Friday, November 11, 2011

The Blackwoods Guide to Faeries

Don't Be Afraid of the Dark was released in theatres not too long ago. But it was met with mediocre response and a lackluster number of movie-goers. That isn't to say it is bad. And that is odd for me to say. I mean I would have easily shrugged it off and not given it another glance. The trailers did not do it justice, hardly playing up the elements that I found the most enjoyable. But as a horror fan, I reluctantly gave it a go. And I was pleasantly surprised. Being a remake of a rather obscure TV movie, and a trailer that left me with no clues as to its plot (I seriously went in thinking this was some lame haunted house type fare). Instead I got a rather well thought out and darkly atmospheric fantasy horror story. What I assumed as a house troubled with ghosts and unseen demons, was actually overwhelmed by the dark creatures of ancient legend. That's right faeries.
Now I have had many conversations with people trying explain that in original myths and legends, faeries were far from the minute winged naked women that we all think of. They were dark abhorent creatures of the wild world unhappy to be intruded upon by the foul presence of humanity. This film is about those faeries.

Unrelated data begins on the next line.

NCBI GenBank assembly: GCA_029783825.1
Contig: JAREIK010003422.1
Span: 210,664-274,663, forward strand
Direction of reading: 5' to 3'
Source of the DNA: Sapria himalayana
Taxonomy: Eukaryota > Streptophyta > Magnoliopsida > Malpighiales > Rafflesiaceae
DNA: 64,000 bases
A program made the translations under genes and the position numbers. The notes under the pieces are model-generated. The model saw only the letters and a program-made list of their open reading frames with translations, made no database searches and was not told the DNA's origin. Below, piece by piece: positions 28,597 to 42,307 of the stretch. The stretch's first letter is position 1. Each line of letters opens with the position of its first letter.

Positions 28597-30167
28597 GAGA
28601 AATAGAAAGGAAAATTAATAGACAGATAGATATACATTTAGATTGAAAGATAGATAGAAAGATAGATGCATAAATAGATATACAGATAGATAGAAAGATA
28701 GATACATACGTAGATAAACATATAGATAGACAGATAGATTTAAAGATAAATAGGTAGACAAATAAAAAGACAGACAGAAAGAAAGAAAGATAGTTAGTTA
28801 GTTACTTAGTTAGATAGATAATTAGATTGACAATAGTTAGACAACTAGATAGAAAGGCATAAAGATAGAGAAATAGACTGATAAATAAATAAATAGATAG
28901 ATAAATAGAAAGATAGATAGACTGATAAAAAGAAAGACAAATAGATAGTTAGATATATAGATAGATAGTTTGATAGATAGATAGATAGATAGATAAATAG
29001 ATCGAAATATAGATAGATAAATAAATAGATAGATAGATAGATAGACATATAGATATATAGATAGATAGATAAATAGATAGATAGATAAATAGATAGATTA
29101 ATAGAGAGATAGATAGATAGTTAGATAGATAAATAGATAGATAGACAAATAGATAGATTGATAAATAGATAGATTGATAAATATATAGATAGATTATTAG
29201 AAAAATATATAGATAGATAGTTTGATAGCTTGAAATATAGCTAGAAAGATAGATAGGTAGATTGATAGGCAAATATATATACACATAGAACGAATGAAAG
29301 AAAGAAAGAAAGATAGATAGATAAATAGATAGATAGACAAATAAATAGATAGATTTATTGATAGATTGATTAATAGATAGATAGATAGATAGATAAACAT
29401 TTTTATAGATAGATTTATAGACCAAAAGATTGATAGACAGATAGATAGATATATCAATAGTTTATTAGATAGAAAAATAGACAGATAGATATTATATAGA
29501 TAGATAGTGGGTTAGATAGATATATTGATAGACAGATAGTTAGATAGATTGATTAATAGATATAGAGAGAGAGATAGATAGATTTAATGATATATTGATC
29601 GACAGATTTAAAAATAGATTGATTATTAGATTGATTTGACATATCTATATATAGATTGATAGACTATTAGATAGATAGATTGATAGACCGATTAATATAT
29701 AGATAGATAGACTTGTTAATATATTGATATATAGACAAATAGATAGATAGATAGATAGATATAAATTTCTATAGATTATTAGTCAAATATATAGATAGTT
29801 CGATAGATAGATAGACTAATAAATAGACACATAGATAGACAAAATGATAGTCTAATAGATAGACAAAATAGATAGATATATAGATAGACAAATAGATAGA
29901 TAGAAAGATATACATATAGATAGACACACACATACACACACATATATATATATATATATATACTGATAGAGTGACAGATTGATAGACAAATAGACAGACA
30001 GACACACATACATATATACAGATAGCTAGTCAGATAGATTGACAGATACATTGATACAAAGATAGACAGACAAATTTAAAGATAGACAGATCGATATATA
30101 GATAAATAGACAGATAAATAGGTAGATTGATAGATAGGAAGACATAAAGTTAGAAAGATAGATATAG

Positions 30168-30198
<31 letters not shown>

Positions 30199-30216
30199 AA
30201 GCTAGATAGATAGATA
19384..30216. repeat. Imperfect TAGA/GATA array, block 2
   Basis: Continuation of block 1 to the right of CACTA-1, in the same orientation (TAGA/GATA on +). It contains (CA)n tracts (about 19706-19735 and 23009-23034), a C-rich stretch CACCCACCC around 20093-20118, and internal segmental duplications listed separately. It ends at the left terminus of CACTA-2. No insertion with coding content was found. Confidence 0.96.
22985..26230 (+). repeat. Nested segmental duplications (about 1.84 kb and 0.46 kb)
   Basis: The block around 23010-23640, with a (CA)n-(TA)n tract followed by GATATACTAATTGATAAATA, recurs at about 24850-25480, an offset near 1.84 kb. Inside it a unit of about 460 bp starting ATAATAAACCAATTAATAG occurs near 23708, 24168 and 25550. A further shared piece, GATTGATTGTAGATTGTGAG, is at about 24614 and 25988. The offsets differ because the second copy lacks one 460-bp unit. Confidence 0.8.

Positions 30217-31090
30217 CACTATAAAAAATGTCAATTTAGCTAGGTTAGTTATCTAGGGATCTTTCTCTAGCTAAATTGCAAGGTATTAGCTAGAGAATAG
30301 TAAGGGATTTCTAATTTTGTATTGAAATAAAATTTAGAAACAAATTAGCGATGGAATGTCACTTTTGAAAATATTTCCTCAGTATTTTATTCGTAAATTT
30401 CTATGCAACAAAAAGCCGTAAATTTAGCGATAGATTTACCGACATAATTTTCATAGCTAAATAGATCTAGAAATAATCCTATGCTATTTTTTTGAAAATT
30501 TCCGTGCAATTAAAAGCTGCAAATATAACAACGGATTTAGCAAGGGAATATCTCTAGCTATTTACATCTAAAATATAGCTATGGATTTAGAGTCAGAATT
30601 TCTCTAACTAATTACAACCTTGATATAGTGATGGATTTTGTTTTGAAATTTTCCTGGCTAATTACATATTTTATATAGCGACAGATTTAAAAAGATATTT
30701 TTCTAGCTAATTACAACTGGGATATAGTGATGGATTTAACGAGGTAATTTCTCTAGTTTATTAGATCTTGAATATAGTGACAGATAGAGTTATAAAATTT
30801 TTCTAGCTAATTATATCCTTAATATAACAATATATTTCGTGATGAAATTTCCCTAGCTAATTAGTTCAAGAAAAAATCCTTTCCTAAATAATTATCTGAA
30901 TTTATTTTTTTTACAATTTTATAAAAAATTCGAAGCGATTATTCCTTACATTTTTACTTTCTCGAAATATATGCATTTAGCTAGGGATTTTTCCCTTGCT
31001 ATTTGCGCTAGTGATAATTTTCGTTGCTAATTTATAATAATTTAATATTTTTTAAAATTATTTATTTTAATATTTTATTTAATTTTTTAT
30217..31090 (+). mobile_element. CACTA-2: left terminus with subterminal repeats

But really, I didn't decide to write this because of the movie. It was great fun, and that's worthy of praise as it isn't often I enjoy a new horror film anymore. But what I actually wanted to draw attention to was a book. The movie isn't adapted from it, nor is it merely a retelling of the movie's plot. This is a prequel of sorts and does a great job of setting up the dark world surrounding the film. It is a journal of sorts. And reminded me of the fieldguide in Tony DiTerlizzi's Spiderwick Chronicles. It is a collection of documents and observations of the strange creatures that inhabit our world. I can tell that producer Guillermo del Toro, took a lot of pride in this project. And though he didn't direct, his influence is felt in the film and especially in this book. Though I would have loved to have seen del Toro's illustrations gracing these pages (if you haven't seen the man's drawings I suggest checking them out), the work of Troy Nixey, beautifully add to the strangeness of the book.
With its fancier binding, nice illustrations, and tattered edge pages, the book is a bit on the pricey side. I found it in stores for $25 (a bit much for a small book that isn't quite a fully realized novel). Online it can be found for about $16 or $10 for the ebook (which was the version I ultimately purchased for myself). If you want a unique little book of dark creatures, or something to go with the film if you or are thinking of seeing the film, I recommend it. If nothing else, check out the movie and support half decent horror that isn't unimaginative torture porn or lame pg-13 remakes of lesser films (yes sounds hypocritical I know since this too is a remake, but you know what I mean).

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